For Every Obstacle a Remedy

Philosophy from the March 5, 1908 Skidmore New Era (Skidmore, Missouri), page 4:

For Every Obstacle a Remedy.

Some time ago submarine boats were pronounced a failure because the lives of sailors aboard could not be made safe. A mechanism has been invented which now makes these lives safe.

It was once said that coal mining would have to be abandoned for the lack of safety lamps. The lamps were invented.

Business men would not make voyages in the olden days because they were too long — eighty or ninety days. The Atlantic is now crossed in five and one-half days.

Early locomotives traveled so slowly that they could not earn their expenses. The modern locomotive, in a year, earns three or four times its cost.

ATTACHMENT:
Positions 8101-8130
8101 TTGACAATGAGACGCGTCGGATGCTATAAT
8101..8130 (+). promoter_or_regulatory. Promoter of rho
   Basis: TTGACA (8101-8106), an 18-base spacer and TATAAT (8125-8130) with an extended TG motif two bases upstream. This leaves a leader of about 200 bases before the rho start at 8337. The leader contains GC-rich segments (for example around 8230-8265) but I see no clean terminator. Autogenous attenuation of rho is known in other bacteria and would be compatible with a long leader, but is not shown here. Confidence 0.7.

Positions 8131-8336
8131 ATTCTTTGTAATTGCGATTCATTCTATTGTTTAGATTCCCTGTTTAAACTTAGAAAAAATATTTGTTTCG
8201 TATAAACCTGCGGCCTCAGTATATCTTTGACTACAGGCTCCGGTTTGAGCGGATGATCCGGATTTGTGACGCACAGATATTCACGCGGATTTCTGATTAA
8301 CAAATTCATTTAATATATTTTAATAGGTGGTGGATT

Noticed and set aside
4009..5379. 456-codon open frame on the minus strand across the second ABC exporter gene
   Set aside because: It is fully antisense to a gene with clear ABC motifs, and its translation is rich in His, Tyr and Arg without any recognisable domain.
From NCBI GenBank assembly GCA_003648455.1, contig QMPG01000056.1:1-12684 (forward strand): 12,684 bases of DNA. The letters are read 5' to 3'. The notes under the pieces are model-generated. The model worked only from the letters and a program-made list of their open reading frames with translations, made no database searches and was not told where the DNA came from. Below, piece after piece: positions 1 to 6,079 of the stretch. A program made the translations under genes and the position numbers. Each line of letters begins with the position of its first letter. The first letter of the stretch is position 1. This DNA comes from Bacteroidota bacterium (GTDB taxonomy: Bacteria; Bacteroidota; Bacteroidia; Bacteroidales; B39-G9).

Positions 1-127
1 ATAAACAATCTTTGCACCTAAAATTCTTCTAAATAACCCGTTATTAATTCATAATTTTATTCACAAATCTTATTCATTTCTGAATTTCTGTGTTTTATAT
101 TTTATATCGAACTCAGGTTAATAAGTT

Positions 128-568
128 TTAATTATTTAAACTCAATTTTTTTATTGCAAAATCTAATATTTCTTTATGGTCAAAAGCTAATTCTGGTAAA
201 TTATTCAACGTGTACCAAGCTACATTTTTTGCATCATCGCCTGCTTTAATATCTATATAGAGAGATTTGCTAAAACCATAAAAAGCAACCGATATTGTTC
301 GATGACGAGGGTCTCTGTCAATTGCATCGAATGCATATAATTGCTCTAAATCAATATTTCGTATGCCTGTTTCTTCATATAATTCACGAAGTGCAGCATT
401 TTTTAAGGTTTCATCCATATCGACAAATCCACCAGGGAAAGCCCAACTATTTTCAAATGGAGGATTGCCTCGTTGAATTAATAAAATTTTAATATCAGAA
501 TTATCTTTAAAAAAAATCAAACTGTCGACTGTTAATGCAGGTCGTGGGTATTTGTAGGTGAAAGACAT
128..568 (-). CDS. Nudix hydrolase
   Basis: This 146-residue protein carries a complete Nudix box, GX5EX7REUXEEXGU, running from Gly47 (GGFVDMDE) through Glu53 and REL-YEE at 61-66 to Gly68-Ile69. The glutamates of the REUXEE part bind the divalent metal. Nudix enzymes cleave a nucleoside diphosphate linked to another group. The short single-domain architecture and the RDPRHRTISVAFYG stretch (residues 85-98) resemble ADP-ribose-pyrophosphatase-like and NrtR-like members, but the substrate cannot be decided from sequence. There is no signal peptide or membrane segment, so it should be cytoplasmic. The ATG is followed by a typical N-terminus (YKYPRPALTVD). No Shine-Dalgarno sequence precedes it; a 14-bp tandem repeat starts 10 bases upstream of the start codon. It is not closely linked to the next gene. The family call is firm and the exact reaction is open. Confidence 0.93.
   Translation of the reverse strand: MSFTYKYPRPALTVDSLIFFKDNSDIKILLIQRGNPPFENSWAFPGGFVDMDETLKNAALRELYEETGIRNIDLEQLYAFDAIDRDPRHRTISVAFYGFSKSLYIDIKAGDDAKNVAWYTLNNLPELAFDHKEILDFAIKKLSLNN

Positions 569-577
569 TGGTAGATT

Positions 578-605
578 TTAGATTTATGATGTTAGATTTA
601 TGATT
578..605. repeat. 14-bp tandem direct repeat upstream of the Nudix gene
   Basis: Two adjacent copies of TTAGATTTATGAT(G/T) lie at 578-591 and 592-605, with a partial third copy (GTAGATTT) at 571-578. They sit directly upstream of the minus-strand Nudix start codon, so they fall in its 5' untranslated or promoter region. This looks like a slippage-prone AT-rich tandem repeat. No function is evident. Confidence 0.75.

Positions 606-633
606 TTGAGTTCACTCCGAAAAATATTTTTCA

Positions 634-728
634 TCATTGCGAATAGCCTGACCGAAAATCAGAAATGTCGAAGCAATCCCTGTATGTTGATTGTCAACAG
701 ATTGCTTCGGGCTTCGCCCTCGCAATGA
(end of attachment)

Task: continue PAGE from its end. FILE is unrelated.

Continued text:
For every obstacle there is a remedy. That is the thought to keep in mind when making the battle of life.

Because the obstacle looks big and the remedy is not immedately in sight don’t jump to the conclusion that it is not there. Search for it. Work diligently to discover it. Nine times out of ten it will be in plain sight at your feet. You will wonder why you did not see it before.

For every hill there is a valley and a plain; for every ocean there is a welcoming shore; for every tree of thorns there is one of bloom; for every sigh there is a cheering song. — Tri-City Labor Review.

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